An unfortunate reality of politics' proclivity towards mudslinging and public manipulation, the use of shaming a political opponent because of their past bankruptcy filing is happening again, not in Texas; but just two states over in Arizona. In a bid for the position of attorney general, opponent Andrew Thomas is accusing Tom Horne of filing bankruptcy in the past and failing to report it on his law firm's annual report.
In a series of annual reports for his law firm, Superintendent of Public Instruction Tom Horne wrongly denied having a bankruptcy in his past.
Reports filed with the Arizona Corporation Commission from 1997 to 2000 for Horne's law firm show that when asked if any partner in the firm had ever been a partner in a business that went bankrupt, Horne checked "no" and signed the form.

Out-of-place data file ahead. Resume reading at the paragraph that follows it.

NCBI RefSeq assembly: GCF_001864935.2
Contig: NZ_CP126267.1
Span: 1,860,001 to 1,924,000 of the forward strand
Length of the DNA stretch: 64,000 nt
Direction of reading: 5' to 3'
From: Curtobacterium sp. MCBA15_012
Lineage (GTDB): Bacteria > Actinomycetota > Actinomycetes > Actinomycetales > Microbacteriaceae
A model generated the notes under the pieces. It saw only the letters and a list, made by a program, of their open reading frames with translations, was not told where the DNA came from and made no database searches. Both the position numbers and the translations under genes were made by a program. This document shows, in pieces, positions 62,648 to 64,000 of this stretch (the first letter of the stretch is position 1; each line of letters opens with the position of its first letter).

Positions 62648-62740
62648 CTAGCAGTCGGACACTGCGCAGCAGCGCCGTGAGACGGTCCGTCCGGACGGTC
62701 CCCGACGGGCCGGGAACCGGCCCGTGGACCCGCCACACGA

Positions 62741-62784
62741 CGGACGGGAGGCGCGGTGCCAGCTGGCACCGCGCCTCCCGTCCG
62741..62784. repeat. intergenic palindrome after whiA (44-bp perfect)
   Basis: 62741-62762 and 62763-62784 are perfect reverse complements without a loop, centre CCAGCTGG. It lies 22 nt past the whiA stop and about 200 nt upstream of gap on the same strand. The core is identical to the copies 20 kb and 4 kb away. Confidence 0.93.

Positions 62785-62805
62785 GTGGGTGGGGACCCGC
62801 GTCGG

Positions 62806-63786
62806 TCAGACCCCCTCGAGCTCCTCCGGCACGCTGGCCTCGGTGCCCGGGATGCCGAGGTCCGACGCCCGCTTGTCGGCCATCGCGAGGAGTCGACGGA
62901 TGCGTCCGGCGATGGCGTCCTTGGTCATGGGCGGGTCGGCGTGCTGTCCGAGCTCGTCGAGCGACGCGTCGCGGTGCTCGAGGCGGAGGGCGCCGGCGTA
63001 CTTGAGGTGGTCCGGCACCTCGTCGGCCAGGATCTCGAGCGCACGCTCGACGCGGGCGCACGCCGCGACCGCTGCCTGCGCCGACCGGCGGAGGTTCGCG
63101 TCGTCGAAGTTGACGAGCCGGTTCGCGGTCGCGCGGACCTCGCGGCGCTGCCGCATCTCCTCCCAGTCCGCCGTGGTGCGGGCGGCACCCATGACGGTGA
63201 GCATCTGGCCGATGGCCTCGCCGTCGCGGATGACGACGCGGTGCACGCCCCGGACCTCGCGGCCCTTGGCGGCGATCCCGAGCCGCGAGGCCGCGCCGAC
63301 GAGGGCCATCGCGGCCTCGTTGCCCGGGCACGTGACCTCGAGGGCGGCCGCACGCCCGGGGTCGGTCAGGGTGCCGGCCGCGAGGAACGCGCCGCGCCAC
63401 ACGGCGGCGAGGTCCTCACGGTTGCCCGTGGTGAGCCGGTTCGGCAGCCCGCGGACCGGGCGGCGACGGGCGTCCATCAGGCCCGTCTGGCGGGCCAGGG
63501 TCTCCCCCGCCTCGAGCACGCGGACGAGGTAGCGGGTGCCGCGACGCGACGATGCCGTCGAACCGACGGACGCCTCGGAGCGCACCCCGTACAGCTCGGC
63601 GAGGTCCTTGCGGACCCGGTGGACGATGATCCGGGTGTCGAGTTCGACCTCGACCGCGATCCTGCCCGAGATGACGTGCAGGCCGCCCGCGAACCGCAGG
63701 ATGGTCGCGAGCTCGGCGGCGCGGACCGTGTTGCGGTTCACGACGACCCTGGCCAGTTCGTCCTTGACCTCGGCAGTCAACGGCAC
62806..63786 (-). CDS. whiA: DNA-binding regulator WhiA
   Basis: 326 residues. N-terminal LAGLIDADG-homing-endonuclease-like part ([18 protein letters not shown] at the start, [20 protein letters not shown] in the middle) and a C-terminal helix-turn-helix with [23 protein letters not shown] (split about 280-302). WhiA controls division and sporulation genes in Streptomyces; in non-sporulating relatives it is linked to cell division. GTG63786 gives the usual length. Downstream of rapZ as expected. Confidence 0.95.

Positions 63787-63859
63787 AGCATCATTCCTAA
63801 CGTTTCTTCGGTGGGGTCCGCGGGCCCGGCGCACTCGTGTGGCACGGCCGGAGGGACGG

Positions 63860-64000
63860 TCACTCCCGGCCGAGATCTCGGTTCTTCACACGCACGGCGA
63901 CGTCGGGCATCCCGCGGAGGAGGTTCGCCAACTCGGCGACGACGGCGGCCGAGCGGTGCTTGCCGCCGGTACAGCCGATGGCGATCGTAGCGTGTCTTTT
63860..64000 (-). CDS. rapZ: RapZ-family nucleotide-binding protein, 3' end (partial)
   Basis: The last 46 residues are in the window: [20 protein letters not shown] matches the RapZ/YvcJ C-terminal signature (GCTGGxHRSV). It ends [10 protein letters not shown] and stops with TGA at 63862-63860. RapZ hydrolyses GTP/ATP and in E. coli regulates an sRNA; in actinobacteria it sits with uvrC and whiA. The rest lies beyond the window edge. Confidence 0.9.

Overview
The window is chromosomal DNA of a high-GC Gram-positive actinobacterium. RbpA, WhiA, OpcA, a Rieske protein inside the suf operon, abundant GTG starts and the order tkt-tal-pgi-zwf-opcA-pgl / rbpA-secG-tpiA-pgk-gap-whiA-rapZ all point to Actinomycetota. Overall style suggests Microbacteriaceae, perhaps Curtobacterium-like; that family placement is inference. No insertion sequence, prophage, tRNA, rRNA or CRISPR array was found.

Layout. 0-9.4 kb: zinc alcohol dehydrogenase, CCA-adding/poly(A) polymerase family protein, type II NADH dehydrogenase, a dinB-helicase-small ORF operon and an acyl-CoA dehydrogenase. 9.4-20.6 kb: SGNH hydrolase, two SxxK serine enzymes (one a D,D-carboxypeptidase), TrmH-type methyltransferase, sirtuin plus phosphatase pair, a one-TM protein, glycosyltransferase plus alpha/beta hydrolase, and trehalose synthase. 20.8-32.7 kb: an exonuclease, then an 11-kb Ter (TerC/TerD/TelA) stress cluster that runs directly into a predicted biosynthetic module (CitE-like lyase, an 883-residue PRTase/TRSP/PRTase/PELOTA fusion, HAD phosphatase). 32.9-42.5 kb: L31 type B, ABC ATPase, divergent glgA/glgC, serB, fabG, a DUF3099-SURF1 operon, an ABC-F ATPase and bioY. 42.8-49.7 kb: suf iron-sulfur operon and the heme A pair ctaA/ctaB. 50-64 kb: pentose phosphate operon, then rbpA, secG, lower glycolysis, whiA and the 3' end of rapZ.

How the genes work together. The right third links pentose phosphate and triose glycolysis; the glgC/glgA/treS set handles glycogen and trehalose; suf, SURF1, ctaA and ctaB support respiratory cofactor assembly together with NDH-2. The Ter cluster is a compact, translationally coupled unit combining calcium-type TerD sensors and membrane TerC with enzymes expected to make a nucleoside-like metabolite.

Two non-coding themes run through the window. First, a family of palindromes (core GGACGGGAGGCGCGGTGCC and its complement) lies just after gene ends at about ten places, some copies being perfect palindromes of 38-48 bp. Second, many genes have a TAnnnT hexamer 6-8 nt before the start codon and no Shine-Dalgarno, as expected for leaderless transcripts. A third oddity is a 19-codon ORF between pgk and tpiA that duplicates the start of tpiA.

In fact, Horne was the president of T.C. Horne & Co., an investment firm that went bankrupt in 1970 and led to him receiving a lifetime trading ban from the Securities and Exchange Commission.
For his part, Horne said he did not report the bankruptcy because it was filed 40 years ago. He also noted that he was working his way through law school at the time, was entrepreneurial and got in way over his head and needed to file bankruptcy to get a fresh start. It's unfortunate that this candidate's bankruptcy filing is being used against him in this manner because filing bankruptcy is not a sign of some moral character flaw in the person who filed. One of the issues that debtors face after bankruptcy is that some companies insist on asking if they have filed bankruptcy EVER and not just within the past 10 years, when the bankruptcy falls off of the debtor's credit report after 10 years. We need to make sure that debtors are not going to be discriminated against because of a bankruptcy filing they had in the past especially one older than 10 years. Banks, employers and others should be prohibited from requiring individuals to disclose bankruptcy filings that are older than 10 years.